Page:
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SLO embraces party registrations, not higher fines 

On Jan. 17, the new San Luis Obispo City Council took a big step away from using increased fines to crack down on unruly partying. It voted 4-1 to reject a SLO Police Department (SLOPD) request to establish another “safety enhancement period”—where the fines for party-related violations like excessive noise and drinking in public are doubled—between March 1 and 17.

But, in a later item, the council supported SLOPD developing a pilot program to enable party hosts to register gatherings with the city.

click to enlarge PARTY TOO HARDY:  In March 2015, a St. Patrick’s Day house party ended in a roof collapse and multiple injuries. The SLO Police Department proposed increasing the fines for party-related violations between March 1 and March 17, which the SLO City Council rejected on Jan. 17. - FILE PHOTO
  • FILE PHOTO
  • PARTY TOO HARDY: In March 2015, a St. Patrick’s Day house party ended in a roof collapse and multiple injuries. The SLO Police Department proposed increasing the fines for party-related violations between March 1 and March 17, which the SLO City Council rejected on Jan. 17.

During the meeting, SLOPD Captain Jeff Smith presented an argument for upping the fines in March for party-related violations. He cited the notorious 2015 “St. Fratty’s Day” roof-collapse incident, and he called Cal Poly students’ St. Patrick’s Day parties “unpredictable” and “resource heavy” for law enforcement. He said that the department spent about $30,000 last March on party-related enforcement efforts alone.

“We want to make sure individuals are held accountable for bad behavior,” Smith said.

Safety enhancement periods were a go-to tool for the previous councils to address the party issue. A typical $350 fine for a violation—like excessive noise—doubles to $700 during such a period. The city has enacted doubled fines in the past during Cal Poly’s fall move-in week, Halloween, and on St. Patrick’s day. Smith said the increased fines have been effective in decreasing violations.

Many SLO residents attending the meeting hoped the city would continue down that path.

“We believe SLOPD has devised a program that both considers and is in the best interest of the entire community,” said Sandra Rowley of the group Residents for Quality Neighborhoods. “It’s a minority that party hardy, but the disruptions caused by this minority are significant and affect permanent residents and student residents alike.”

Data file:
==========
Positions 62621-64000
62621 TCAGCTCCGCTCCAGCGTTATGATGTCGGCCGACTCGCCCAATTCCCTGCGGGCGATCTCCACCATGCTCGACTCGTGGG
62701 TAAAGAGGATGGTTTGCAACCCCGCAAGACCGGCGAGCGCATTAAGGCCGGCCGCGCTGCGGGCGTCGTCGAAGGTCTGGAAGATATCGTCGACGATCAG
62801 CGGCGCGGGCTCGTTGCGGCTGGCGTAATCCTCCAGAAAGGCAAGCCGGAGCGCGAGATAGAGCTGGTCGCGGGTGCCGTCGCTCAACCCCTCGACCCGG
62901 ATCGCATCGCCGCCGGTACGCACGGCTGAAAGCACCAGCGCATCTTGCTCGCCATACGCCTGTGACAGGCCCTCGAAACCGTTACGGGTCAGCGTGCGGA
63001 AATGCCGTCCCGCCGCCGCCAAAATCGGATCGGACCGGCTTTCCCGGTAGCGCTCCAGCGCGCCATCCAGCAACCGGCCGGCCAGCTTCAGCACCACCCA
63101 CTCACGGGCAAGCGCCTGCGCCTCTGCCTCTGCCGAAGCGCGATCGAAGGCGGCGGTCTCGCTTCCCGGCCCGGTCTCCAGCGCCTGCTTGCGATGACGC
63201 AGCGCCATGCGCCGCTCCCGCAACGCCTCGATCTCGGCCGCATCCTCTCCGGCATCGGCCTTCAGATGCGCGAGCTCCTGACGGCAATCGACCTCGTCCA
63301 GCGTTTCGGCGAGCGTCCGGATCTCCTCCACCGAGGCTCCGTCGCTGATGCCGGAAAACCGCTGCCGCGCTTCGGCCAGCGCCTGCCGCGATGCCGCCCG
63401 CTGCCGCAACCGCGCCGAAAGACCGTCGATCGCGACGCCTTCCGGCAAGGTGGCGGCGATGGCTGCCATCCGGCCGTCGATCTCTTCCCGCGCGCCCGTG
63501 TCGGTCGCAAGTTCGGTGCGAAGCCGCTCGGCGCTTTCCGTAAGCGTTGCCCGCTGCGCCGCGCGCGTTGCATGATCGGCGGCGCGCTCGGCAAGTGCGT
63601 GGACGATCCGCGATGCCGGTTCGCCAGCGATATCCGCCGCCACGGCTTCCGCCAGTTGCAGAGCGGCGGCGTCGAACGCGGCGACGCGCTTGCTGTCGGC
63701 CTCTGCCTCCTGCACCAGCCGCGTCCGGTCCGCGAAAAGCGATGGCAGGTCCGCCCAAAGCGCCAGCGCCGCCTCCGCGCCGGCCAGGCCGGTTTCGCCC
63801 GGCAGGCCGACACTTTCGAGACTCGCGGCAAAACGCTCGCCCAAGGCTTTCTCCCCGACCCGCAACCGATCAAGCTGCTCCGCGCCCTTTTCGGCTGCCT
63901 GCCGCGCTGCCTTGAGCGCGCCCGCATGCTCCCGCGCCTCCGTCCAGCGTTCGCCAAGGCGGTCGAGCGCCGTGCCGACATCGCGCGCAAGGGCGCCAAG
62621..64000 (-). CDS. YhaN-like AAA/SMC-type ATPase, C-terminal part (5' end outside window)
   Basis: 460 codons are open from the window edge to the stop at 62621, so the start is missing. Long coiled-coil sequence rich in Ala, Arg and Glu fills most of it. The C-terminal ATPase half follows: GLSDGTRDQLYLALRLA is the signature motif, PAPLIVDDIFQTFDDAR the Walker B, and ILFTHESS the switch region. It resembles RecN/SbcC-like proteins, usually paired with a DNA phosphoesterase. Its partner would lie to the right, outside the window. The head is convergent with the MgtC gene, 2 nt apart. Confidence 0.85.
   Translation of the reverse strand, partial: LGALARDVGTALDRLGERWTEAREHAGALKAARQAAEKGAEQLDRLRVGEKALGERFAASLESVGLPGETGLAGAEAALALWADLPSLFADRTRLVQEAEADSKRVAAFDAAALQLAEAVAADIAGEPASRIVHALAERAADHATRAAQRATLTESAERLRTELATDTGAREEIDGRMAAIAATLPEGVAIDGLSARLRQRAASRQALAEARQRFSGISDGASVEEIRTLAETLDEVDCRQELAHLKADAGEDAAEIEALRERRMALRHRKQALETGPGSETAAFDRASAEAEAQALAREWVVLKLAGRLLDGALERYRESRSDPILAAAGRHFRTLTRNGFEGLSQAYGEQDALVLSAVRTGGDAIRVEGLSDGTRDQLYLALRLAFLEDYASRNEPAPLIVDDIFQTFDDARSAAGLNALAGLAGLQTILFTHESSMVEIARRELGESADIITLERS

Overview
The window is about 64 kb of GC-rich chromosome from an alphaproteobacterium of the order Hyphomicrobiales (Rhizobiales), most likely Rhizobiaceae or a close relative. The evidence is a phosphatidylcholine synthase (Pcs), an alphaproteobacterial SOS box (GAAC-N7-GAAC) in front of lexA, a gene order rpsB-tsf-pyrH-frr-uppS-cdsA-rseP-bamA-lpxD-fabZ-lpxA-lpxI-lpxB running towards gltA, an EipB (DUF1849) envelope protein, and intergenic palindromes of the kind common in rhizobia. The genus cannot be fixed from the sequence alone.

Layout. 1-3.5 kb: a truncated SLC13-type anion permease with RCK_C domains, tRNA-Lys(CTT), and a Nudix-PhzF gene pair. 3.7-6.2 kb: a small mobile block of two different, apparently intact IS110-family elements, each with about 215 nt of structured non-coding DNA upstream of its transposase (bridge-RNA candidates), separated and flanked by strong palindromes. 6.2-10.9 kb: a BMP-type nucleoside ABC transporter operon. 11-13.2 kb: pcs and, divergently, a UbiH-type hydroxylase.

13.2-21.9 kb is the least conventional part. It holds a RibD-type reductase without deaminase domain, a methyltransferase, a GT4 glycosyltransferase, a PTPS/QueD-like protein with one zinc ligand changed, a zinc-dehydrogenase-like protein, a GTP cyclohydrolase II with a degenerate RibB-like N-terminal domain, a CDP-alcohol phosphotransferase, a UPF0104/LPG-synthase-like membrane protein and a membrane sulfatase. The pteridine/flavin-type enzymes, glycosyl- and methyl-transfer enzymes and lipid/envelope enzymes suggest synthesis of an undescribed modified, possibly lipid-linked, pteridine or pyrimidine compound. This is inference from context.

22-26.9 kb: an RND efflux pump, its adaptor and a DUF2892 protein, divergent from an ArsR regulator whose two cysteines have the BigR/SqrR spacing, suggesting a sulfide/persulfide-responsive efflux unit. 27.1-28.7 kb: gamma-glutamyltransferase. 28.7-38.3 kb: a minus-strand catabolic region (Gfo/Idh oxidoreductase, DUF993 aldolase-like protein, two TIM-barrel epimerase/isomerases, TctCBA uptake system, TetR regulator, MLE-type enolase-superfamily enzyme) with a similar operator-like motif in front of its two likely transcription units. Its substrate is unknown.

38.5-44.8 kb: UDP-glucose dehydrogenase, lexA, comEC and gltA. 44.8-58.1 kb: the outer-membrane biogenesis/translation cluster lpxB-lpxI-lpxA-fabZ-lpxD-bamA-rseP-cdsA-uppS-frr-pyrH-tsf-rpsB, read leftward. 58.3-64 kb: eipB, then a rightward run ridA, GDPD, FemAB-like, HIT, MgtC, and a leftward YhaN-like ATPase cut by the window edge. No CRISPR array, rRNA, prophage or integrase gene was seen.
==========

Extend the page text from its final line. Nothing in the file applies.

But just as many Cal Poly students showed up to speak against the measure. The Cal Poly Associated Students Inc. passed a resolution opposing it with 401 signatures from students and community members. Students spoke to the feeling of being targeted, mentioned the financial hardship that a doubled fine brings, and questioned why excessive noise constituted a safety issue.

“I have a lot of respect that safety is the biggest concern for this council, but I believe there’s quite a bit of overregulation coming with this,” said Jana Colombini, the Cal Poly student body president.

Ultimately, four of the five City Council members—all except Carlyn Christianson—opposed the proposal. Instead, the council majority showed an interest in pursuing less punitive strategies to resolve the issues between permanent residents and college students.

“I ran [for mayor] on more relationships and less ordinances,” Mayor Heidi Harmon said. “I’m really interested in what it will actually take to build community in SLO. These types of steep ordinances are not part of building that community. Ultimately, I think it’s destructive.”

Harmon suggested switching out the steeper fines with community service for offenders, an idea that Christianson called, “very naïve.”

“I don’t think community service would have one bit of influence over the kind of folks doing this stuff,” Christianson said.

After voting down the doubled fines, the City Council wholeheartedly supported a SLOPD effort to develop a party registration pilot program. The program would enable party hosts to register their gatherings in advance with the police department. If their party received a noise complaint from a neighbor, the host would receive a phone call warning and then have 20 minutes to comply. Party registration programs are in effect in other university cities such as Boulder, Col.

“This is another step toward positive discourse,” Councilmember Dan Rivoire said.

A fleshed-out registration program will come before the council at a later date for final approval. 

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